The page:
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5 of 5 people found the following review helpful
5.0 out of 5 stars Avengers assemble.....then disassemble, 8 Sep 2006
By 
I. R. Kerr (Lancashire) - See all my reviews
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Marvel's first and greatest superhero group.

Stan Lee and Jack Kirby's cleverly used Loki to mistakenly group together Iron Man, Thor, Giant Man and the Wasp as well as, very briefly, the Hulk.

The stories are first class and the artwork by Kirby and later Don Heck is stunning.

The first groups only outing together was against the shape-changing Space Phantom which led to the Hulk's departure which was on the cards from the word go.

Very soon it picks up a peg or three as The Sub Mariner joins with the wayward Hulk to battle the Avengers. Then to top that Lee and Kirby re-introduce Kirby''s 1940's iconic creation Captain America, thawed out after 20 years in the ice. Cap becomes the 5th Avenger.

Together the 5 heroes battle the Lava Men, Zemo and his ever changing Masters of Evil (initially Black Knight, the Melter and Radioactive Man). Zemo then joins with the Enchantress and the Executioner who have recurring roles throughout these early tales. We get Kang the Conqueror, Wonder Man who will play a major role in later Avengers stories. Immortus the Master of time and yet another Marvel version of Merlin. We get a guest appearance by Spiderman who helps take on Kang. The Moleman and the Red Ghost who end up bickering, Count Nefaria tries to make the Avengers into enemies of the state only to get hounded out of the Maggia himself.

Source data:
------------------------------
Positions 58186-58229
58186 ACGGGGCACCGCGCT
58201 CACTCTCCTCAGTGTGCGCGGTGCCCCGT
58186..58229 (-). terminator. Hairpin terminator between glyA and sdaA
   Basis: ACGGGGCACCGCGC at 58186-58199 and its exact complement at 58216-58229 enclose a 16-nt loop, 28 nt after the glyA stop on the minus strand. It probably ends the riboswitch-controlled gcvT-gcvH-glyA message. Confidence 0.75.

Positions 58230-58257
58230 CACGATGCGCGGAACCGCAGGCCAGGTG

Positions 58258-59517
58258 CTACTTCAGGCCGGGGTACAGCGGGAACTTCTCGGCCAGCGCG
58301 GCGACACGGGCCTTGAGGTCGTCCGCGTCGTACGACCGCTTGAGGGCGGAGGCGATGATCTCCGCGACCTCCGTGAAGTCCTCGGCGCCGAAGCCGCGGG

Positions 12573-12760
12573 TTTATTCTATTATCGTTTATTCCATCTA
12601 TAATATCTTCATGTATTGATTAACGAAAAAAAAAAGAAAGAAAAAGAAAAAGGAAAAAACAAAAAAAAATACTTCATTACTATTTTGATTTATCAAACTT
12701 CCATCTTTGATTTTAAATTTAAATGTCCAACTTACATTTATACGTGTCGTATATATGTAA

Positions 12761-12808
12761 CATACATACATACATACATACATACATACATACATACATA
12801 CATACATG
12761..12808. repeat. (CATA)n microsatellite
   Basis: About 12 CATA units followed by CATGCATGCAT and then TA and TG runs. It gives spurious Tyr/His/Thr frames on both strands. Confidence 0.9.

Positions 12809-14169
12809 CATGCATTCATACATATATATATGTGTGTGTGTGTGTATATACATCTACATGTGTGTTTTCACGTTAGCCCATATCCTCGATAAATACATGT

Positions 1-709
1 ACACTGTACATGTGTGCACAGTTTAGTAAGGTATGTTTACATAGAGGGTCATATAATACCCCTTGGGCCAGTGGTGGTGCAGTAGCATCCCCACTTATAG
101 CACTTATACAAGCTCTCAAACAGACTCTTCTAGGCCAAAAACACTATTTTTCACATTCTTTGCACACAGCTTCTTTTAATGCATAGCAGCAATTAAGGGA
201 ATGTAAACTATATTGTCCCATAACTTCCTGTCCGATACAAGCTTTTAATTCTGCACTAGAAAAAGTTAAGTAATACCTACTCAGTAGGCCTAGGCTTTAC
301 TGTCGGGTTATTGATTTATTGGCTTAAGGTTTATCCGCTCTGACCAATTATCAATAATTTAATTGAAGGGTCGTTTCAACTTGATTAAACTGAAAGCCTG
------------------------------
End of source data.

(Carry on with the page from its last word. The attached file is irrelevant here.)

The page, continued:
The Wasp is seriously wounded during an alien war which is a pre-cursor to Zemo's 4 man Masters of Evil tale which itself leads to the break up of the original Avengers as Ironman, Giant Man and the Wasp decide they need a break from duty and Thor is called to Asgard.

Step forward the New Avengers, a reformed Hawkeye (one of my favourite Marvel characters) and the brother and sister act Quicksilver and the Scarlet Witch and with Captain America as the leader they settle in with a battle against the Mole Man and the Minotaur then the Commissar a giant communist robot which gives a great excuse for some typical 1960's anti-commie rhetoric.

Against the Swordsman and the Mandarin, another couple of Marvel favourites the undercurrents of tension within the group start to surface, Hawkeye has history with the Swordsman. Hawkeye is also jealous of Captain America assuming control, and even Quicksilver starts to question decisions. The next few tales are superb firstly with the Enchantress and Power Man succeeding in breaking the Avengers up, then the Ring Master and his dodgy circus put in a brief appearance. The tension built up leads to Captain America briefly quitting the group .

The last double-part tale is a great way to end this book as they take on Kang in the far-flung future and Captain America rejoins the group. We also see another side to Kang in this story.

Lee's handling of the infighting inherent in all groups over time is masterly and the introduction of Hawkeye who thinks Cap is nothing without his shield and his agility yet strangely Hawkeye's character largely depends on HIS archery as well as his agility. Eventually a grudging respect develops but the tension is always lurking beneath the surface.